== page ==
A photograph of musician Captain Beef Heart by rock ‘n’ roll photographer and close friend Guy Webster is displayed in the corner of the great room. “Your home should tell people who you are the second you walk in the door,” Steenburgen says. “I don’t relate to rooms that have been beautifully designed but look like they could belong to anyone.”

“The first time I saw the way a house is built in California, with 2-by-4 or 2-by-6 posts, it intrigued me,” says Dussouchaud. “I liked the idea that there was a hollow space between the walls, but at the same time i thought it was a bit of a waste of space.”

To use a little bit of that space, Dussuchaud had contractor Floyd Streigel leave a section above the stove undrywalled, adding plaster to create small shelves. “It’s a nice trick,” she says.

Steenburgen’s mother and her childhood home in Arkansas inspired her decor aesthetic. “My mother always made our home beautiful with no money at all by adding color and DIY projects,” Steenburgen says. “I remember I went away to visit my cousin, and when I came back my mother had completely redecorated my bedroom. It was my dream room. My mother had such a grace about her where she could really express herself visually.”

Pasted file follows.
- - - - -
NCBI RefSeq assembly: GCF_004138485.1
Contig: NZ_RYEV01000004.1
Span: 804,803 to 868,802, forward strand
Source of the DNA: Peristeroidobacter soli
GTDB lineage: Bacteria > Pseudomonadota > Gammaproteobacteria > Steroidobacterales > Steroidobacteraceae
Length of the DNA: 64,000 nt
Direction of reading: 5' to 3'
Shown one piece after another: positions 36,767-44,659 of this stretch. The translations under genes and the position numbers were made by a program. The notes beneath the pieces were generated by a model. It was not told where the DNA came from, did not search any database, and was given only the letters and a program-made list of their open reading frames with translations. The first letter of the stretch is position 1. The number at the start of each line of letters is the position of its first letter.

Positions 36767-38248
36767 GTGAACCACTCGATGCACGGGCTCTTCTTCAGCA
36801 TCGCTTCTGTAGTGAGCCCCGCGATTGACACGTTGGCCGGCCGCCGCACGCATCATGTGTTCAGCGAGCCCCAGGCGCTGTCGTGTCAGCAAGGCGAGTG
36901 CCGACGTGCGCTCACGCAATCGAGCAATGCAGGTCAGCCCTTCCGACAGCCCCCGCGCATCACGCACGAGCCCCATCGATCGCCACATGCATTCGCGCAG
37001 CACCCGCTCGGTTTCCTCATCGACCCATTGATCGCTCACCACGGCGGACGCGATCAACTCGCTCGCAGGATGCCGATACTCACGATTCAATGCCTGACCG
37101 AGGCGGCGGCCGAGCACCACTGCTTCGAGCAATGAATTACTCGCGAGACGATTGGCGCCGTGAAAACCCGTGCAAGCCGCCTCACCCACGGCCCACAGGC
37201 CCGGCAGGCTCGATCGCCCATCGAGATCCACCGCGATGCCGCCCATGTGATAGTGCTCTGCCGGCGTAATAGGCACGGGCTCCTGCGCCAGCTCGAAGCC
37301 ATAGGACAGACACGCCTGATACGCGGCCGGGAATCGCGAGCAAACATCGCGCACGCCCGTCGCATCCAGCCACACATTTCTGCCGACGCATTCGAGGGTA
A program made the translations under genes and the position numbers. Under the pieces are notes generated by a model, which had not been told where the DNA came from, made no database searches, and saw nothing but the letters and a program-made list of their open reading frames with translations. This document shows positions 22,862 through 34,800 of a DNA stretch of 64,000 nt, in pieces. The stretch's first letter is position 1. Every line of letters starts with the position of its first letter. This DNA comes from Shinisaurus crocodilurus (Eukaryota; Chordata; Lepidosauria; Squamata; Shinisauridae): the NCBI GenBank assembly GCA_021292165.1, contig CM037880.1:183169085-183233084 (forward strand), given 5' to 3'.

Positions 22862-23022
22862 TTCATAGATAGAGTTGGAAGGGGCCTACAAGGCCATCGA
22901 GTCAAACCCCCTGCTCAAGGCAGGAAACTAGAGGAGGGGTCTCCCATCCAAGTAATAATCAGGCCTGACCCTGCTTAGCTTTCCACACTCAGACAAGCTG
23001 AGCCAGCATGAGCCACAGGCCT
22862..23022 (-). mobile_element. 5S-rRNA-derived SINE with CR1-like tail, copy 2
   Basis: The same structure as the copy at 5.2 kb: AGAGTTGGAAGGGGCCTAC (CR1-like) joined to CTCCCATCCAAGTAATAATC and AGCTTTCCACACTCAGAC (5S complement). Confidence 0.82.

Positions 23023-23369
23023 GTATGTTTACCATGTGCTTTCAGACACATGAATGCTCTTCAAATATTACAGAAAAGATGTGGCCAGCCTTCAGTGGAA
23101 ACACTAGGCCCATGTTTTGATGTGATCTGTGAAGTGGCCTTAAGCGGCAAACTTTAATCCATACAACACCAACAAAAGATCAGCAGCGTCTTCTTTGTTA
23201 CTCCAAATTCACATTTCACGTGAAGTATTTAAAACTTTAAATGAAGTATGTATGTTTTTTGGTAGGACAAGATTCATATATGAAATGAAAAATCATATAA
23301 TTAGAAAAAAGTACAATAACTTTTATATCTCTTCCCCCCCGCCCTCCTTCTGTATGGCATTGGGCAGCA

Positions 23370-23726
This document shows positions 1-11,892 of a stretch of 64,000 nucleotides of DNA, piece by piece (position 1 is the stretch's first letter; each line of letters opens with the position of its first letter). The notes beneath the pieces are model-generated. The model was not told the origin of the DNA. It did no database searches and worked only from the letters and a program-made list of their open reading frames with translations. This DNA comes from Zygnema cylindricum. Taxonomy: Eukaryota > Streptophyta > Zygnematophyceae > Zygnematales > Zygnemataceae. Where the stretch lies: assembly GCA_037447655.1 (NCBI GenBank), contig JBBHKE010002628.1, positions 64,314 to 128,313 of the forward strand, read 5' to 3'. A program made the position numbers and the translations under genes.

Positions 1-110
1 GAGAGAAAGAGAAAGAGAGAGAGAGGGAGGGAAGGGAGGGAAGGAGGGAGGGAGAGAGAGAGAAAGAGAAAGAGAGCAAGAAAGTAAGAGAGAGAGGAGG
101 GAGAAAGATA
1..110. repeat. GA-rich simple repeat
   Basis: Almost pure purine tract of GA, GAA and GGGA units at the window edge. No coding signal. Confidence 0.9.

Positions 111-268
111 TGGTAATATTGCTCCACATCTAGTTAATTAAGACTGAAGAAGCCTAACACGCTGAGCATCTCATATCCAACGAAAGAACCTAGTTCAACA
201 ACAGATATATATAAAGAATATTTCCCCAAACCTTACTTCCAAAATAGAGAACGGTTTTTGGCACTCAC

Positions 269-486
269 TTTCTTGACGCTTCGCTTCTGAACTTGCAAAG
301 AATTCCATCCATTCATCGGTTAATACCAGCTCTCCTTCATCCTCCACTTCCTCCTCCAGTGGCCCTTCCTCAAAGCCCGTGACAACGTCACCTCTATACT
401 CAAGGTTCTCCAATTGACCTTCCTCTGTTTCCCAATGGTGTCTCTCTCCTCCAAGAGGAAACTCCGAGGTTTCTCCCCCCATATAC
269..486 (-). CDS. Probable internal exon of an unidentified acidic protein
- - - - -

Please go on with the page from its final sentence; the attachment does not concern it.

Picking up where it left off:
Movie rehearsals often take place in the guesthouse, so Steenburgen and Danson wanted a table big enough for everyone to sit around, reading scripts.

Table, chairs: Richard Mulligan

French doors open the home to a porch with ideal seating for enjoying the view of the Ojai Valley.

Steenburgen had moved away from Ojai after living there for a long period of time, “but this house drew me back in,” she says. “Whatever you do in the Ojai Valley, you are looking at something beautiful. I love the passion and commitment the people here have about keeping Ojai unique and beautiful.”

She periodically works for the Ojai Land Conservancy, promoting their commitment to preserving the natural spaces of the Ojai Valley.

A hallway leads to the main bedroom; a stairway leads to the second bedroom and the bathroom.

An antique chest with a modern countertop combines old and new in the bath. “I love combining modern with traditional, expensive design with affordable design,” says Dussouchaud. “I have a good eye for spotting something unique in a thrift shop or something ordinary that will become extraordinary once put in another environment.”

“We didn’t want it to just be a one-bedroom guesthouse — we wanted it to be a space that could fit a family comfortably,” says Steenburgen. Bathroom Design Ideas for Your Next Remodel.

Most of the textiles and bedding pieces are from Steenburgen’s store.